US stocks rose during thin trading in the afternoon, which is emerging as the worst year after the financial crisis. Treasury securities fell, and oil erased profits.
The S & P 500 index rose higher amid optimism that President Donald Trump would move in the direction of a trade deal with China, but trading growth fell 28 percent below average. US stock markets have regular business hours on Monday. The stock index is in the worst December after the Great Depression, the worst month since February 2009 and the worst since 2008.
Shares around the world limp by the end of a dismal year, when bearish markets are observed in Japanese and German markets. The main stock indicator of Europe has reached a 13 percent drop in the year – the biggest since 2008.
Oil erased profits that rose above $ 46 a barrel. He continues to follow his first annual fall since 2015. The dollar fell in value after the government closed. The euro remained stable against the dollar after Italy’s populist government received final parliamentary approval for its 2019 budget.
World reserves are scheduled for the worst year since the financial crisis, while oil is experiencing the steepest quarterly decline since 2014. Many event risks emerge over the next 12 months, from the UK exit from the European Union to trade between the US and China. negotiations and the ongoing confrontation between President Trump and Congress over the budget. The American political landscape is also worrying investors after the departure of high-ranking officials and Trump’s repeated criticism of Federal Reserve Chairman Jerome Powell.
Here is how the main markets performed this year:
S & P 500 fell 7.7% The Dow Industrial Index fell 6.6%, the Nasdaq composite fell 6%, the Russell 2000 index fell 14%, the Stoxx Europe 600 fell 13% MSCI Asia Pacific Index fell 15% MSCI Index for Emerging Markets Shares fell 16%. Ten-year Treasury bonds lost 7.3%. Basic indices in Germany rose by 43%. Spot Bloomberg Dollar Spot rose 3.7%. The Japanese yen fell 2.6%. The euro fell 4.7%. West Texas oil fell by 25% relative to the United States. $ 45 per barrel of gold fell 4.6 percent
Shares of developing countries rose, and their currencies remained stable, despite the decline in production data from China.
Here are some events that investors can pay attention to in the coming days:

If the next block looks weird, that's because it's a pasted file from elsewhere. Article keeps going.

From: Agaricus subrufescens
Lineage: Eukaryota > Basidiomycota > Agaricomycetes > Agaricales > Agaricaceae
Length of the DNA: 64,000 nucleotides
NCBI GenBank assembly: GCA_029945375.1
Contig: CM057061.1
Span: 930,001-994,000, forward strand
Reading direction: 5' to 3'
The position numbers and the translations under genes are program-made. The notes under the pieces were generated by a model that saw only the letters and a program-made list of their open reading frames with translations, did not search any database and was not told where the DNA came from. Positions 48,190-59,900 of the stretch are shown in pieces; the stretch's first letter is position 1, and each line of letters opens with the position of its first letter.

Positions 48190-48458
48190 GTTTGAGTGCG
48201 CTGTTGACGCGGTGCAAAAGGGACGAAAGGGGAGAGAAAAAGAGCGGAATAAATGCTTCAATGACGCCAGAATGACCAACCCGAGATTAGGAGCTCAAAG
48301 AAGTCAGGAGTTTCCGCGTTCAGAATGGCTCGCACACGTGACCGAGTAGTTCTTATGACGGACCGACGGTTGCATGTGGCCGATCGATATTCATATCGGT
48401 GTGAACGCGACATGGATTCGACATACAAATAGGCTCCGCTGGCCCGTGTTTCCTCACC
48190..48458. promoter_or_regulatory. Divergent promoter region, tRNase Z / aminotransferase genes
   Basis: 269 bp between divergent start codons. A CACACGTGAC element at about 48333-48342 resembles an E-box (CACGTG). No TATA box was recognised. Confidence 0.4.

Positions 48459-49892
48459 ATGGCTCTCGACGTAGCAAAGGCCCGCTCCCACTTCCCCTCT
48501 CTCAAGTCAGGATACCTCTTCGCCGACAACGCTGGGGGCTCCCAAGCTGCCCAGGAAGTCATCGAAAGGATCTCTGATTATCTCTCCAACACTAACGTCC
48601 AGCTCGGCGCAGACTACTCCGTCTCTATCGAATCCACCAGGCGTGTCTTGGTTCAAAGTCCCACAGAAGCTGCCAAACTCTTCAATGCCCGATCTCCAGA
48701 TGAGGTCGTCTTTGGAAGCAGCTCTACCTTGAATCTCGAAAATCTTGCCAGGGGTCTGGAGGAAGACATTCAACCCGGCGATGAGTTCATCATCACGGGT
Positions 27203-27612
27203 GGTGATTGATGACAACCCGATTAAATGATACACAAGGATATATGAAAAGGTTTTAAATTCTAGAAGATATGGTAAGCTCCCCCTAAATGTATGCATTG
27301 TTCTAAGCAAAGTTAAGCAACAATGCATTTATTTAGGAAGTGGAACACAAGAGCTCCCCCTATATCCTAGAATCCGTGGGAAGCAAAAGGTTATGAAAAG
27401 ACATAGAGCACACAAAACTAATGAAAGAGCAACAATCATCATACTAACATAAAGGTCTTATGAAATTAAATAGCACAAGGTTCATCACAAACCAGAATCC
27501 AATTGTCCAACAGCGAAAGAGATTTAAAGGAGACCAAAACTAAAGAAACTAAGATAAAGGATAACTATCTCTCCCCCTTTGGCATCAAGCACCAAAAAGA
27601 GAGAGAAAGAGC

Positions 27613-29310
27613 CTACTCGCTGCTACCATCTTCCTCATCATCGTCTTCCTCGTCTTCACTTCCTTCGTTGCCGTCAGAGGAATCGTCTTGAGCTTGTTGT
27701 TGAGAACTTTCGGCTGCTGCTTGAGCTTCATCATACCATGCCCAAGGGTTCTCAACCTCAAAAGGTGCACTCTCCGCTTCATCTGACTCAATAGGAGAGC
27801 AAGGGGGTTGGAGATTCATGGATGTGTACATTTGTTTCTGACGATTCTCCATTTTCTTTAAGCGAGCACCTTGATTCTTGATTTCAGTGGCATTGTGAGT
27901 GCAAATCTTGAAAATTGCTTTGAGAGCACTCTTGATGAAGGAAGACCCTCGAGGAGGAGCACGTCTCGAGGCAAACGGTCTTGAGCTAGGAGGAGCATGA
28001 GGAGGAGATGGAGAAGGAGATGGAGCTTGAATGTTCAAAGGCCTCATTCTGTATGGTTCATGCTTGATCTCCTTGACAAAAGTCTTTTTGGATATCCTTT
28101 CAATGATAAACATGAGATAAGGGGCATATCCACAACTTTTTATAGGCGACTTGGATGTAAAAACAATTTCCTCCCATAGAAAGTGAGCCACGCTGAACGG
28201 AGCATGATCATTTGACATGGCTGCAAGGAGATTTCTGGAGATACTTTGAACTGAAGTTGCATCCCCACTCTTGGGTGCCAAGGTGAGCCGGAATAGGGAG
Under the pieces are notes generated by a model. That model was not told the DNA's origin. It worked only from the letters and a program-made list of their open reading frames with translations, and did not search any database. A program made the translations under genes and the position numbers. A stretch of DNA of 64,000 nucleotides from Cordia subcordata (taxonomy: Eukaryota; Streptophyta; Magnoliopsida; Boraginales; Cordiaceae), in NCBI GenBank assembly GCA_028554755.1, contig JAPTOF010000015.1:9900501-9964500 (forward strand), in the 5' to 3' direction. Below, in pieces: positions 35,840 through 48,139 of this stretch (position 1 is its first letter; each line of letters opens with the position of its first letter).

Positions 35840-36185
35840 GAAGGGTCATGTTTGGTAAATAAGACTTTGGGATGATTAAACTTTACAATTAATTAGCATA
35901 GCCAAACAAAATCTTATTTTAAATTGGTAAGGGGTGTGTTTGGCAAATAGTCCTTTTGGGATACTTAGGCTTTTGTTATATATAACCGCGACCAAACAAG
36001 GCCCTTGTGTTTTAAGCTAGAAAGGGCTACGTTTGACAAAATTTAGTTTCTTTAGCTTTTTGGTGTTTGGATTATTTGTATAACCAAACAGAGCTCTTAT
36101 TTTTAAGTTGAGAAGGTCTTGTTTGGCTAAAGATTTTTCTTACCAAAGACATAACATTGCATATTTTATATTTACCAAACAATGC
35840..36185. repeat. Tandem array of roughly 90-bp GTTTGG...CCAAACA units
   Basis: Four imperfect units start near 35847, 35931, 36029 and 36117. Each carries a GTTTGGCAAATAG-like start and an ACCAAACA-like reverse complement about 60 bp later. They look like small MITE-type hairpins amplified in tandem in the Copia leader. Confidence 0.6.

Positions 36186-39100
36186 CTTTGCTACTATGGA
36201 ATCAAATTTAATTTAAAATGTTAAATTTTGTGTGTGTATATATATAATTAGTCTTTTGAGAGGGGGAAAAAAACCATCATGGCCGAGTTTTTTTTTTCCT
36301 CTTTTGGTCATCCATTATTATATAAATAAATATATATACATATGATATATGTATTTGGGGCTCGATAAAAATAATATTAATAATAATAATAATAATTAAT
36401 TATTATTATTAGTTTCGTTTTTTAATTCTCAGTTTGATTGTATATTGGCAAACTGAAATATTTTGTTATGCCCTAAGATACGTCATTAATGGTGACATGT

The December report on US jobs is due on Friday, January 4th. Fed Chairman Powell gives interviews to his predecessors Janet Yellen and Ben Bernanke at the annual meeting of the American Economic Association on Friday. Atlanta Fed President Rafael Bostic joins the group on long-term macroeconomic indicators.
And these are the main movements in the markets:
The S & P 500 index rose 0.5% as of 12:32 pm. The New York time Nasdaq Composite Index added 0.5%, heading for the first four-day rally since August. The Stoxx Europe 600 Index rose 0.4% to its highest level in a week. The MSCI All-Country World Index added 0.2 percent to its highest level in more than a week. The MSCI Emerging Market Index rose 0.4% to its highest level in a week.
The Bloomberg Dollar Spot Index fell 0.1 percent to its lowest level in almost 10 weeks. The euro fell by less than 0.05 percent to US $ 1.1442. The Japanese yen rose 0.3 percent to 109.93 per dollar, the strongest in the past six months. The British pound rose 0.6% to $ 1.2774, the strongest over the past three weeks, the biggest increase in almost three weeks. The MSCI currency index for emerging markets rose by less than 0.05 percent to its highest level in almost four weeks.
The yield on 10-year Treasury bonds rose by one basis point to 2.73 percent. British 10-year yields rose by one basis point to 1.277 percent.
The Bloomberg Commodity Index fell 0.7 percent. West Texas intermediate oil fell 0.2% to $ 45.23 a barrel. Gold rose 0.2% to $ 1,282.90 an ounce, the highest level in almost seven months.